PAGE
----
Fix a rendezvous at the Circular Quay, site of the world famous Sydney Opera House. Designed by Danish architect Joern Utzon, it”s shell like structure was actually inspired by palm fronds. Built for a grand sum of $102 million, it was completed in 1973 after lots of politicking and acrimonious delays, so much so that in 1995, an opera was staged on the making of the Opera House! Appropriately, it was called The Eighth Wonder! It is a fabulous experience to attend an opera here, but tickets are expensive and need to be booked well in advance. The cheaper tickets or restricted view tickets will leave you with a crick in the neck. Tours of the opera house and backstage tours are also available.

A bunch of narrow lanes go from the Circular Quay to the City Centre. On the way you can pass Macquarie Place, hop into the Museum of Sydney or see the obelisk erected in 1818, till you reach the City Centre. The centre of the city Martin Place is a pedestrian mall extending a few streets and lined with some of Sydney”s buildings and monuments like the Victorian Post Office and financial institutions. There are lots of places to sit, eat and bask in the sun. There”s even an amphitheatre for entertainment. Other sights include the Town Hall, St. Andrew”s Cathedral, and the Queen Victoria Building, a massive shopping complex that takes up an entire block. Some of the city’s trendy shopping arcades are in this area. The outrageously expensive Marble Bar and the State Theatre are close by. Some of the more interesting areas in the southwest are Chinatown and Spanish Town, two thriving, lively hubs of their respective communities.

Darling Harbour -no connection to anyone”s loved one, but loved by all -is a huge waterfront leisure park catering to fun and leisure for families and tourists.

The places to see here are the spectacular museums – the Sydney Aquarium and three ‘oceanariums’ moored in the harbour have fascinating exhibits of marine life, sharks and coral gardens. Really special are the transparent underwater tunnels, open daily from 9:30 am to 9 .pm. The National Maritime Museum showcases the story of the Australian people’s links with the sea. From aboriginal yachts to Vietnamese refugee boats, it explores every aspect of Australian maritime life. It is open daily till 5 pm.

Possibly Sydney’s most attractive museum is the Powerhouse Museum, which exhibits decorative arts, social history, science and technology with an emphasis on hands on interaction and education through enjoyment. Anything and everything about Aussie life is exhibited in this most unusual museum. It opens daily till 5 pm.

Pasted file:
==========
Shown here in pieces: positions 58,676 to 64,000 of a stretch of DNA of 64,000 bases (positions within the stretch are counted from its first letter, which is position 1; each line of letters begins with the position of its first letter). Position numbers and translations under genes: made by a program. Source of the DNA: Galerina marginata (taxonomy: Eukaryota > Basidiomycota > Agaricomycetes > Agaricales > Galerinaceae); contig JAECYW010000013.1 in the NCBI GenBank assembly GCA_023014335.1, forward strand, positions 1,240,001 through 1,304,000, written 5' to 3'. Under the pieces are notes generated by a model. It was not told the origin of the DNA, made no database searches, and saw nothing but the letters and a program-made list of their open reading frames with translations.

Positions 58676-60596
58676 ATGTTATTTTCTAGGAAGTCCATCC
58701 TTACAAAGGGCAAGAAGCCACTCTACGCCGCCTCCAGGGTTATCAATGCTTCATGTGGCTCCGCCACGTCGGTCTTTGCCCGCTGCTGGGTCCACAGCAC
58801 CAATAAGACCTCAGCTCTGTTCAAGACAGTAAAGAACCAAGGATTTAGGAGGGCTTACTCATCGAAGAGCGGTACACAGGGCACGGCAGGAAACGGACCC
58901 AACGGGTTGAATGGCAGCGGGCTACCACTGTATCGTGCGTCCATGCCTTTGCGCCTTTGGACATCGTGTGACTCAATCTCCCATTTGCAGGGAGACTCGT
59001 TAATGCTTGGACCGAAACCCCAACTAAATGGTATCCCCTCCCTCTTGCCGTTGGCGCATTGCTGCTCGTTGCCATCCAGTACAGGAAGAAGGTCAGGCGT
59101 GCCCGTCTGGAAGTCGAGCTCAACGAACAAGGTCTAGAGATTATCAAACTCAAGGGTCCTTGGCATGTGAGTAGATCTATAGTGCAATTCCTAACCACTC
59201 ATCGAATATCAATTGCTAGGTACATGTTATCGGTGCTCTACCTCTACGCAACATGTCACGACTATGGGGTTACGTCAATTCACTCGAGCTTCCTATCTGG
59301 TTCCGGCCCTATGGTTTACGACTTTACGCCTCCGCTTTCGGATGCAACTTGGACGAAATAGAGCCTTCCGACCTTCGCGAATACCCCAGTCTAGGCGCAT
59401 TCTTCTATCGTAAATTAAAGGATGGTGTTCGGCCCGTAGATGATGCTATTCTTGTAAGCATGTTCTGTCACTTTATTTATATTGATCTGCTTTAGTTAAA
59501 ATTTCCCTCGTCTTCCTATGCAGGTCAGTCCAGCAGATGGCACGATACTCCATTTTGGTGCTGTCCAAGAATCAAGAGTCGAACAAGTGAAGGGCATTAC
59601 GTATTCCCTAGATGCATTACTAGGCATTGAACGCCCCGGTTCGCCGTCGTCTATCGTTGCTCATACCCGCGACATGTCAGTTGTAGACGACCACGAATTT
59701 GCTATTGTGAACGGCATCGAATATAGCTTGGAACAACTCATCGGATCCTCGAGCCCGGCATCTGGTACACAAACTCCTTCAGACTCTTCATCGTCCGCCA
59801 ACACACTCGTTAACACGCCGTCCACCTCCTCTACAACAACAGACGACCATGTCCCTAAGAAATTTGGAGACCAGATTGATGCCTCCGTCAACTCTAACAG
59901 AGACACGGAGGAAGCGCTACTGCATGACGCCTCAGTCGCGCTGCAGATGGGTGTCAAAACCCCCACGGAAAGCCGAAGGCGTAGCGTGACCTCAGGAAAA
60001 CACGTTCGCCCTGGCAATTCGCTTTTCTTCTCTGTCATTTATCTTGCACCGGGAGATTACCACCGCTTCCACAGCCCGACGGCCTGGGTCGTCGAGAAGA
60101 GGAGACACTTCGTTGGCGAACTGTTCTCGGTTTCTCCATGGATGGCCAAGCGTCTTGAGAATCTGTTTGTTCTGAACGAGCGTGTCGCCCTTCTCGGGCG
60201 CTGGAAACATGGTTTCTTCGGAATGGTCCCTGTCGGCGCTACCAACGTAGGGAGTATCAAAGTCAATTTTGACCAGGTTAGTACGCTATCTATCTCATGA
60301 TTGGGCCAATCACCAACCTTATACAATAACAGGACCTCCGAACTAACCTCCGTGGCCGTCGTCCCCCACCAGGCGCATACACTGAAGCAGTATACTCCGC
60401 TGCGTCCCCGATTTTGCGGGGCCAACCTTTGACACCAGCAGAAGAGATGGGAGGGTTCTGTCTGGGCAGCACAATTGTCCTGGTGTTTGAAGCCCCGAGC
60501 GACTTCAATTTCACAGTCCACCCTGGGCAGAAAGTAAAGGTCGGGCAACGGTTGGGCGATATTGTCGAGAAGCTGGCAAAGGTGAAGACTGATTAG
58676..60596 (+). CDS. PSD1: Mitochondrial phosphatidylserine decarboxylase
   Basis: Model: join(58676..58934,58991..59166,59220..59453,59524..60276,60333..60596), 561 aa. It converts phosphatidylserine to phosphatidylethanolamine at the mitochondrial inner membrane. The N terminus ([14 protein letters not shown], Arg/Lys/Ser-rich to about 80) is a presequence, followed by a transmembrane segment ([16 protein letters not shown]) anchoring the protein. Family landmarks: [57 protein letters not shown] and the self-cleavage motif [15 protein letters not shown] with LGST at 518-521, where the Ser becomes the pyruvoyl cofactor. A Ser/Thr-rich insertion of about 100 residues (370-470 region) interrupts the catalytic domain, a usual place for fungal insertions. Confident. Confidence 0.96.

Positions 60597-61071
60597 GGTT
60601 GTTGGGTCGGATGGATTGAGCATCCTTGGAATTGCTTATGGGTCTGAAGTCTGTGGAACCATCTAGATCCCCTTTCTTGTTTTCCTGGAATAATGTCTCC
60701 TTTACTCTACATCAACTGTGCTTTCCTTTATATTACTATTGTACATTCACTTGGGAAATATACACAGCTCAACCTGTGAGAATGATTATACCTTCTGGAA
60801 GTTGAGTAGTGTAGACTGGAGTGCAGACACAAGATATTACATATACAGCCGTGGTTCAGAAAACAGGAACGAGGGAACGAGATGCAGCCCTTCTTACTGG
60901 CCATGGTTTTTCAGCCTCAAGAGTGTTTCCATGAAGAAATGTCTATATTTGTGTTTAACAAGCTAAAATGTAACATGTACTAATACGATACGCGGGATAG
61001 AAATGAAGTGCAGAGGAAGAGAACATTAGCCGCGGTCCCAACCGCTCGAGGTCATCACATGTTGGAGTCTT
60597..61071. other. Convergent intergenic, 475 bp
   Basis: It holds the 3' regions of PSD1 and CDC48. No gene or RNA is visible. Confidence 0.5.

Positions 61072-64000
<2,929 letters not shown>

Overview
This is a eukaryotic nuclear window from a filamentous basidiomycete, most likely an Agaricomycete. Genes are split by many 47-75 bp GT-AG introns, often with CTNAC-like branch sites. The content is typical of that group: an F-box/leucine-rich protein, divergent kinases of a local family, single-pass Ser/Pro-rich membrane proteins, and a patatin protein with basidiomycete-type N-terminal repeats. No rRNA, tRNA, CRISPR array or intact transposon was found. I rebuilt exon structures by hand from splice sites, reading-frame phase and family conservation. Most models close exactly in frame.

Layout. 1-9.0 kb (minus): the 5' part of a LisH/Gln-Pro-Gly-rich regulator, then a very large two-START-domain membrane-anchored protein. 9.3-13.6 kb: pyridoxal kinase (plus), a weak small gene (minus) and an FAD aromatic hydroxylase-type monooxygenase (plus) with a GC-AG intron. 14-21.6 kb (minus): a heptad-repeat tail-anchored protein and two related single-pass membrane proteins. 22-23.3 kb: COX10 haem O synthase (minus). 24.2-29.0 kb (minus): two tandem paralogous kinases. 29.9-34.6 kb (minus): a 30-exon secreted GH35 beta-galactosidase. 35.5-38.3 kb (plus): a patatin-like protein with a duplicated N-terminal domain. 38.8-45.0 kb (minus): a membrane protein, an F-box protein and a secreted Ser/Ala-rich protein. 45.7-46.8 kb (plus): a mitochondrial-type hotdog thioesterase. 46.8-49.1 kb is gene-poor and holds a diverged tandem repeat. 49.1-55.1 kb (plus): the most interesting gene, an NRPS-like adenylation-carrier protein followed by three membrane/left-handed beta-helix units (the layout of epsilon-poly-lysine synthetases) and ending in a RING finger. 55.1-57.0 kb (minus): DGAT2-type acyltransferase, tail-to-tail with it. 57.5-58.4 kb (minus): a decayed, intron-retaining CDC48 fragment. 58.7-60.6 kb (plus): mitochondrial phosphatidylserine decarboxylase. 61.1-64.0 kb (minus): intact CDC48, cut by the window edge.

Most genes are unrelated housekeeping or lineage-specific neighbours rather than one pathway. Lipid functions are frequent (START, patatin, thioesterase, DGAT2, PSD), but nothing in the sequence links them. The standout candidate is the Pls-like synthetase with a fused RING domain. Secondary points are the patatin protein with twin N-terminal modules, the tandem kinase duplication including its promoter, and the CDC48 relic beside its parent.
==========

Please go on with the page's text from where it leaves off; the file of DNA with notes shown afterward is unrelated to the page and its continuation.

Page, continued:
Other highlights of Darling Harbour include IMAX, the world”s biggest movie screen. Massive images in 3D will make the movie buff go bonkers( tickets are without any concessions.) Sydney Fish Markets and Australia”s Northern Territory and The Outback Centre, a retail outlet for aboriginal artefacts and tourist agency for the Northern Territory are the other interesting places to check out and shop in.

Macquarie St. has some of the earliest public buildings in Sydney. The Mint building, Parliament House and State Library are some of the better -known buildings. The Art Gallery of New South Wales and the Australian Museum of Natural History are two excellent museums worth a visit.

Sydney, like it’s other Australian counterparts has a plethora of Parks to stroll, jog and picnic in, the most popular being the Royal Botanic Gardens. Established in 1816, it includes the site of the colony”s first paltry vegetable patch that is preserved as a First Farm exhibit.

Other parks include the Domain, Hyde Park (the colony”s first cricket pitch), the Chinese Garden and Centennial Park with horse riding tracks and sports pitches, Lane Cove National Park and Pyrmont Point Park.

Kings Cross is the brash hangout for those looking for a mix of good night life, cheap hotels, drugs, classy nightclubs, designer cafes and up-market hotels. It attracts all kinds of people looking for all manner of things, be it tourists, night revellers, low lives or sailors. During the Vietnam War, it was the vice centre of Australia. It’s a haven for prostitutes, strip joints and drugs. It can get a bit rowdy at times but is the right place for good adventure. Lots of hostels ensure that loads of travellers pass through this area every season. One can meet fellow travellers and even hook up for a trip. No trip to Sydney is complete without going to Kings Cross. Woolloomooloo, one of Sydney”s oldest areas is nearby and is the place to go for midnight chicken and mushroom meals.